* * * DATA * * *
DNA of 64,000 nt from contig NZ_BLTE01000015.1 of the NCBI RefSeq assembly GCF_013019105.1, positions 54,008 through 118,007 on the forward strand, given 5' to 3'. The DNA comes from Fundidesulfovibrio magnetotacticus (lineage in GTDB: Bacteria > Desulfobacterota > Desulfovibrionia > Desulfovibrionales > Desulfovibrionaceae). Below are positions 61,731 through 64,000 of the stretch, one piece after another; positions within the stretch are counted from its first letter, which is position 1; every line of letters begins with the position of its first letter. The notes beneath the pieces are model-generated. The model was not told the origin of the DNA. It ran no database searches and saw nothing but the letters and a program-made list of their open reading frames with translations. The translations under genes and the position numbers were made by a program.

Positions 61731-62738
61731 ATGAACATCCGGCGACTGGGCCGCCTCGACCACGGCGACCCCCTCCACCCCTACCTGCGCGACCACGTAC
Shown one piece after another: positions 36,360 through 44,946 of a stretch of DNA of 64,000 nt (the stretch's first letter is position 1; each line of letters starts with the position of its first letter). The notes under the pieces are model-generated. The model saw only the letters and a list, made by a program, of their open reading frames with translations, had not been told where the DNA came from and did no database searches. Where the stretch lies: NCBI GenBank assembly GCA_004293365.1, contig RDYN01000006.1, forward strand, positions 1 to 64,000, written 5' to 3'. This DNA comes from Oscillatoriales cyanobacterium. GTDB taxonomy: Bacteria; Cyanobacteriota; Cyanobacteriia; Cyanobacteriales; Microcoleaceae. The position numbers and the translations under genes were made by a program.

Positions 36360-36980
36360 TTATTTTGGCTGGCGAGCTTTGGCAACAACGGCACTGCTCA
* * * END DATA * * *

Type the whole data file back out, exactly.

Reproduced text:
DNA of 64,000 nt from contig NZ_BLTE01000015.1 of the NCBI RefSeq assembly GCF_013019105.1, positions 54,008 through 118,007 on the forward strand, given 5' to 3'. The DNA comes from Fundidesulfovibrio magnetotacticus (lineage in GTDB: Bacteria > Desulfobacterota > Desulfovibrionia > Desulfovibrionales > Desulfovibrionaceae). Below are positions 61,731 through 64,000 of the stretch, one piece after another; positions within the stretch are counted from its first letter, which is position 1; every line of letters begins with the position of its first letter. The notes beneath the pieces are model-generated. The model was not told the origin of the DNA. It ran no database searches and saw nothing but the letters and a program-made list of their open reading frames with translations. The translations under genes and the position numbers were made by a program.

Positions 61731-62738
61731 ATGAACATCCGGCGACTGGGCCGCCTCGACCACGGCGACCCCCTCCACCCCTACCTGCGCGACCACGTAC
Shown one piece after another: positions 36,360 through 44,946 of a stretch of DNA of 64,000 nt (the stretch's first letter is position 1; each line of letters starts with the position of its first letter). The notes under the pieces are model-generated. The model saw only the letters and a list, made by a program, of their open reading frames with translations, had not been told where the DNA came from and did no database searches. Where the stretch lies: NCBI GenBank assembly GCA_004293365.1, contig RDYN01000006.1, forward strand, positions 1 to 64,000, written 5' to 3'. This DNA comes from Oscillatoriales cyanobacterium. GTDB taxonomy: Bacteria; Cyanobacteriota; Cyanobacteriia; Cyanobacteriales; Microcoleaceae. The position numbers and the translations under genes were made by a program.

Positions 36360-36980
36360 TTATTTTGGCTGGCGAGCTTTGGCAACAACGGCACTGCTCA